Originally published 5:10 p.m. Oct. 17.
The California Coastal Commission made a couple major decisions about development in coastal San Diego last week.
Immediately after approving a $520 million expansion of the San Diego Convention Center, the coastal commission took the final step in a process that started in 2006 and approved changes to IB zoning laws that will allow more residential projects to enter Imperial Beach's commercial corridor.
Zoning laws define what can be built, how and where in Imperial Beach and other cities.
Ground floor shops and businesses that face the street in the city's commercial districts on Seacoast Drive, 13th Street and parts of Palm Avenue must be at least 60 percent commercial usage.
Before the change, city law required properties in commercial districts be used only for commercial purposes.
City officials hope the changes will supply more customers for businesses, create a more pedestrian-friendly environment and give developers incentive to build in IB, said Assistant City Manager and Community Development Department Director Greg Wade.
"Typically, allowing a reduction in the amount of land designated for commercial uses in favor of low priority residential uses would raise serious concerns with regard to the protection and preservation of high priority visitor serving uses," said Deborah Lee with California Coastal Commission staff. "However according to the city imperial beach has long had difficulty attracting the amount and scope of commercial uses the city would ideally like to see developed in its core commercial districts."
Studies that led to the decision to change the city's land use plan found that the city has ample commercial property to serve residents and visitors until 2030, Wade said.
"So what we found is that we need more residential development, even along our transit corridors," he said. "On the periphery, while we still encourage commercial or retail use, freestanding multifamily residential would still be permitted and that's what we believe is needed to create economically viable sustainable with high reuse value retail development in our city."
Imperial Beach currently draws one of the lowest levels of sales tax in the state of California while property tax and taxes related to residential use account for 1/3 of city general fund revenue, according to city and state documents.
Builders who construct green buildings, have a high amount of three bedroom units, projects larger than 20,000 square feet and other practices the city favors will be allowed to build up to four stories, higher density properties or other incentives.
Wade hopes the land use plan changes will help spur redevelopment soon on Palm Avenue. Earlier this year the city received a $400,000 Caltrans grant that will help reshape Palm Avenue and enact the Palm Avenue Commercial Corridor Master Plan.
The plan calls for a reduction in lanes on Palm Avenue for faster moving State Route 75 traffic, the addition of slower moving lanes on side streets, more trees on sidewalks and a more pedestrian-friendly experience to create an environment with "mixed use residential over retail with freestanding residential as well as retail maintaining services. That is our vision for the area," Wade said.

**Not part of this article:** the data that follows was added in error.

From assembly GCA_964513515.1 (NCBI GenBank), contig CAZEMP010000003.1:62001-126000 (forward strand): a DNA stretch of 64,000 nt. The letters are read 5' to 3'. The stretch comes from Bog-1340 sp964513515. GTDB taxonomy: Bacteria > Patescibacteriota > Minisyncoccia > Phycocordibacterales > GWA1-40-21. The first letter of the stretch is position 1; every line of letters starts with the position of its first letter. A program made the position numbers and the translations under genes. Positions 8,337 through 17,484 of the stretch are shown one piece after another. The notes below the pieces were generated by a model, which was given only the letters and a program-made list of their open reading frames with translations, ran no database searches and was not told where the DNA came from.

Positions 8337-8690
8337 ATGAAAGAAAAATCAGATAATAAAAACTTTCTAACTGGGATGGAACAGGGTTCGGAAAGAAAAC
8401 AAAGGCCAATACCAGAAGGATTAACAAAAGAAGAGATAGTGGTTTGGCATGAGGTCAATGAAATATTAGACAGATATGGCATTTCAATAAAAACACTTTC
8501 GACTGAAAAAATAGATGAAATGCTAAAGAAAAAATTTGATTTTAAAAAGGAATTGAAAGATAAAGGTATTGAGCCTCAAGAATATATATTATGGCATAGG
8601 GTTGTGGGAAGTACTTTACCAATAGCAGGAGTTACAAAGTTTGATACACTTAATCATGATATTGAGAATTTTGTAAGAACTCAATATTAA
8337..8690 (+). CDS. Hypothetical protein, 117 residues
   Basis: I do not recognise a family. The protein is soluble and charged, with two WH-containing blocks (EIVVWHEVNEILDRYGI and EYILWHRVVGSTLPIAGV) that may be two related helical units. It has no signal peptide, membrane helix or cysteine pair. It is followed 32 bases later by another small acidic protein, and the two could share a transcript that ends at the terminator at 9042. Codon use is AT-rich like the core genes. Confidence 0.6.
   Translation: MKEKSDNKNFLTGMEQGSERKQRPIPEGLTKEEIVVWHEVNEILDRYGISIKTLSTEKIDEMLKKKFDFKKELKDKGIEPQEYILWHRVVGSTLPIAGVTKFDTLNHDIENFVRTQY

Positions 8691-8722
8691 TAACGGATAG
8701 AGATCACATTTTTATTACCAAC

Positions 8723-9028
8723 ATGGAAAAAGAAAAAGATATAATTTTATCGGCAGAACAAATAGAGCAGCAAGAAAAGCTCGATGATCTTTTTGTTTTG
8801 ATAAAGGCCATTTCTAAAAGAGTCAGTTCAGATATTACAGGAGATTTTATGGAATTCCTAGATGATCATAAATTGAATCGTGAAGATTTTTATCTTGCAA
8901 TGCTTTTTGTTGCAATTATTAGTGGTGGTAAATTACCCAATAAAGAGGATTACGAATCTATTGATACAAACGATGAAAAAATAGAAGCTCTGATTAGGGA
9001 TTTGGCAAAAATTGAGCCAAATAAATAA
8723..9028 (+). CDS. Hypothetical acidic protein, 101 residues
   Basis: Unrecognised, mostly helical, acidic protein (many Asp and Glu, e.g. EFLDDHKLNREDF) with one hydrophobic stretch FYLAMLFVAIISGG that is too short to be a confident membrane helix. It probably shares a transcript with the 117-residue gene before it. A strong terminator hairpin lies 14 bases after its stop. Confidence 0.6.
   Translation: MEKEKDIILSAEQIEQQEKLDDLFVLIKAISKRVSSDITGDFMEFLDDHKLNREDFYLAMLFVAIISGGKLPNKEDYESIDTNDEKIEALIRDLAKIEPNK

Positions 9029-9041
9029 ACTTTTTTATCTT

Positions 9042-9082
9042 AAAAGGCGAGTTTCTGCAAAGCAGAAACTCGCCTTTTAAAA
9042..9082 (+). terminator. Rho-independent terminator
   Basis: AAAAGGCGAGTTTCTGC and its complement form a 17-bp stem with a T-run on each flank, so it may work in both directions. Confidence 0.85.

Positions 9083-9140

See the visualization of what this may look like in a photo uploaded to this article.
Coastal Commission staff suggested 10 changes be made to the amendment plan, the majority of which were supported by city officials.
Much of the meeting last Thursday focused on a coastal commission staff recommendation that commercial property requirements be extended to Silver Strand Shopping Center and property that currently holds Bernardo Shores RV Park.
The RV park has been in the city for more than 35 years but developers plan to build more than 200 units of three-story townhomes.
Staff argued that removal of the park would be a reduction in low-cost, overnight accommodations the commission was created to protect.
The city argued that coastal commission staff told the city in years past that the land does not qualify to be considered a low-cost, overnight accommodation.
Review of data provided by the owner found that about two percent of visitors to the RV park in the last five years only stayed one night, Wade said.
Ultimately the amendments the city did not agree with were removed with a 9-2 vote by the commission.
Commissioners Mary Shallenberger and Jana Zimmer voted against modifications to the plans to allow the removal of the RV park.
"I just think there's not enough low income recreation on our coast and i just principle i just hate giving it up, once it's gone its gone," Shallenberger said.
San Diego County Supervisor Greg Cox, who was appointed to the commission last month, ushered the land use amendment through the voting process.
Cox called Imperial Beach, which is in the district he represents on the County Board of Supervisors one his favorite cities, "a working class community that's very hard working" and "the little city that can."
Suggestions that the RV park stay and commercial districts be extended to the city's northern border are wrongheaded.
Commercial properties at the bottom of the Silver Strand as you enter IB is "probably the most disadvantageous place to stop because if you're coming from the north from coronado you're going to be on the wrong side of the street and if you're leaving imperial beach to coronado you're probably heading to do something."
No members of the public spoke in favor or in opposition to the amendment last Thursday.